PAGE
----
57. Eodem anno eisdem camerario et vicecomitibus existentibus, accidit in octabis Epiphanie (fn. 5) quod Robertus de Kingestone serviens Andree Bukerel, percussit Adam filium Alicie cum quadam hacchia in capite, ita quod obiit in crastino. Et predicta Alicia superveniens ubi predictus Robertus percussit predictum Adam, et cepit ipsum et cum (fn. 6) vicinis suis adduxit eum ad domum Johannis tunc bedelli de warda illa, ut ipsum custodiret usque in crastinum et tradidit eum predicto bedello, qui eum recepit, et postea permisit ipsum abire. Et quia istud factum fuit de die, et clamor et hutesium levatum fuit, ita quod vicinis et omnibus de warda Jocei filii Petri (fn. 7) tunc aldermanni satis constabat de facto isto et predictum malefactorem postquam captus fuit non retinuerit, ideo ad iudicium de eis. (fn. 8) Et predictus bedellus qui venit committitur vicecomitibus. Et predictus Robertus fuit in franco plegio in parochia Sancti Pancracii in comitatu Middlesexie. Ideo dictum est vicecomiti Middelsexie (fn. 9) quod inquirat de franco plegio suo et de catallis suis et faciat ipsum exigi et utlagari in comitatu. Et quia testatum est per maiorem et cives quod predictus Robertus captus fuit et ductus ad domum Johannis bedelli Johanne absente, ideo Johannes inde quietus. Nulla habuit catalla. Camerarius et vicecomites nichil inde sciverunt neque aldermannus, nec fuit in franco plegio nec in warda quia extraneus. Ideo nichil. De Andrea Bukerel de cuius manupastu fuit nichil quia obiit.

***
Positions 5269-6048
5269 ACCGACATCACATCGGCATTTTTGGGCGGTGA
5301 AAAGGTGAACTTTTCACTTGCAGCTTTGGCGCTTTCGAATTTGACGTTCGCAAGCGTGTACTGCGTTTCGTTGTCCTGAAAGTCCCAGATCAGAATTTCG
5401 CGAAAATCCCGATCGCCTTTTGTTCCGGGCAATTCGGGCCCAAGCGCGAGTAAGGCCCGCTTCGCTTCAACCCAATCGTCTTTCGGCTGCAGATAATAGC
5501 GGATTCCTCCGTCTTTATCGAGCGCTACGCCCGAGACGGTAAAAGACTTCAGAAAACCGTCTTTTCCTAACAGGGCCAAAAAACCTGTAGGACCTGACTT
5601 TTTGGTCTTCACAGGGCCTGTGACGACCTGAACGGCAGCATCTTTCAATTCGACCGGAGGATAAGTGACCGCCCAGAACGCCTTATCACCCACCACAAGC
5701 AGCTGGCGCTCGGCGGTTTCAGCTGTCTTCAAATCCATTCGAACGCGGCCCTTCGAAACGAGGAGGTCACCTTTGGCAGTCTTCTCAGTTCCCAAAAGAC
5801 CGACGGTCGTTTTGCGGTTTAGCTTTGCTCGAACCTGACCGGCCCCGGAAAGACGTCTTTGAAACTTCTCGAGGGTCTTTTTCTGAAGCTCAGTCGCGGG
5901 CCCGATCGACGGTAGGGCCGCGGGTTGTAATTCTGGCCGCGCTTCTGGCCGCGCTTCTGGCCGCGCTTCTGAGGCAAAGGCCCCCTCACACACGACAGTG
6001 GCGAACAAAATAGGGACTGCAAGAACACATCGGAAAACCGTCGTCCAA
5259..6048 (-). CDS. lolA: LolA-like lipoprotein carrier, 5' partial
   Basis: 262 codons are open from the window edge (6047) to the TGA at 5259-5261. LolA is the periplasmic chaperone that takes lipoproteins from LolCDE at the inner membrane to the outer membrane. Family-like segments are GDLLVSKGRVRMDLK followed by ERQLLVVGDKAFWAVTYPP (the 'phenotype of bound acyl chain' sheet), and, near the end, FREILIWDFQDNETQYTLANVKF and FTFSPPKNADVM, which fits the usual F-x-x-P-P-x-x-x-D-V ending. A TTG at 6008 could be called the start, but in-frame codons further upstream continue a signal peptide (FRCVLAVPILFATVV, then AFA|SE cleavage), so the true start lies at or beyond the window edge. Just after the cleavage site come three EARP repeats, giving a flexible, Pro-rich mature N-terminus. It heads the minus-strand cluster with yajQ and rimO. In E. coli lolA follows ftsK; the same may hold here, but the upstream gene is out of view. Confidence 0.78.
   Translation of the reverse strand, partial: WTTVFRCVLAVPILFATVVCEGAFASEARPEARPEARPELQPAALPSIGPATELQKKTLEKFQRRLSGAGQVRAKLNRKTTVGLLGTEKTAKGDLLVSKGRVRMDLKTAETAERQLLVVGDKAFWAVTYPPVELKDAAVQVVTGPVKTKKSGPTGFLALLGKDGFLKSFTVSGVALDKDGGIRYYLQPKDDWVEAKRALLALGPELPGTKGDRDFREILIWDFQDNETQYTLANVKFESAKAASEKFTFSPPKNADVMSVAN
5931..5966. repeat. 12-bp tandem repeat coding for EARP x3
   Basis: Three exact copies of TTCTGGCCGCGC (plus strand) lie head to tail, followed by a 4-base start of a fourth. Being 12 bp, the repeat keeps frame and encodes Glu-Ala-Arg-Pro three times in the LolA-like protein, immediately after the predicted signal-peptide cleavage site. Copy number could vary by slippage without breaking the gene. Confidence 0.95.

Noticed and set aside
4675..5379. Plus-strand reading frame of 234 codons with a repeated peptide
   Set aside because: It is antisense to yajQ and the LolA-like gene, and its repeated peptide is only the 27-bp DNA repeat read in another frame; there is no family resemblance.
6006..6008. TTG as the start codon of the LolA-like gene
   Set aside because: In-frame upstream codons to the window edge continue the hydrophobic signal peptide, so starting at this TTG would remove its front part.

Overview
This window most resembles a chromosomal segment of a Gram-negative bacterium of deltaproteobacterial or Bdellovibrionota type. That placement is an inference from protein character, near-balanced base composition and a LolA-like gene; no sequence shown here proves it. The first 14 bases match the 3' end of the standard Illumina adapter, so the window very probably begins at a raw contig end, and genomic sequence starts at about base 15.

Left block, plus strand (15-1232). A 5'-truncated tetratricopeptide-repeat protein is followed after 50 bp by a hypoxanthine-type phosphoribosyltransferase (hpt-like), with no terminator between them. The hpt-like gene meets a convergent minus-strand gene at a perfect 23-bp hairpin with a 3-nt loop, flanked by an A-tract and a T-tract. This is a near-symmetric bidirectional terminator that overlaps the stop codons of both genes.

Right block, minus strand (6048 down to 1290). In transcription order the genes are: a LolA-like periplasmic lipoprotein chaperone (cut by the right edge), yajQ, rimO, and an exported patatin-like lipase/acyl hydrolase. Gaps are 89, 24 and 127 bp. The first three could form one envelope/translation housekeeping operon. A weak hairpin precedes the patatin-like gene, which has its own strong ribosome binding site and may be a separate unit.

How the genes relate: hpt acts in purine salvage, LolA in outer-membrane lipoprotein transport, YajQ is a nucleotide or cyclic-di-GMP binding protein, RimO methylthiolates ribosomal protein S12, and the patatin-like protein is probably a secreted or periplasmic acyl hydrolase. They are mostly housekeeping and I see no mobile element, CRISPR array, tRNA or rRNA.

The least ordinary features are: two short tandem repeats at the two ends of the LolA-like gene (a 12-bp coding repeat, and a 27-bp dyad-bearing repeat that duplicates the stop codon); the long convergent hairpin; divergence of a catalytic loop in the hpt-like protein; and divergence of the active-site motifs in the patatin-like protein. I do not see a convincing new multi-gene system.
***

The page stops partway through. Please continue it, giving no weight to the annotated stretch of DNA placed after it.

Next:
In the same year, the same being chamberlain and sheriffs, on the octave of Epiphany [13 Jan. 1231], Robert of Kingston, servant of Andrew Bukerel, struck Adam, son of Alice, on the head with an axe, so that he died next day. Alice, coming to the place where Robert struck Adam, seized him, and with her neighbours brought him to the house of John, then beadle of the ward, so that he might keep him in custody until next day. She handed him over to the beadle, who received him, but afterwards let him go. And because this was done by day, and the hue and cry was raised, so that the neighbours and all those belonging to the ward of Joce fitz Peter, then alderman, were well informed concerning the deed, and the malefactor was not detained after his capture, to judgment with them. The beadle, who comes, is committed to the custody of the sheriffs. Robert was in frankplege in the parish of St. Pancras in the county of Middlesex. Therefore the sheriff of Middlesex is ordered to enquire concerning his frankpledge and his chattels, and to cause him to be put in exigent and outlawed in the county court. And because the mayor and citizens testify that John the beadle was absent when Robert was captured and brought to his house, he is quit. He (Robert) had no chattels. Neither the chamberlain nor the sheriffs nor the alderman knew anything of the matter, and he was not in frankpledge nor in the ward, because he is a stranger. Nothing from Andrew Bukerel, in whose household he was, because he has died.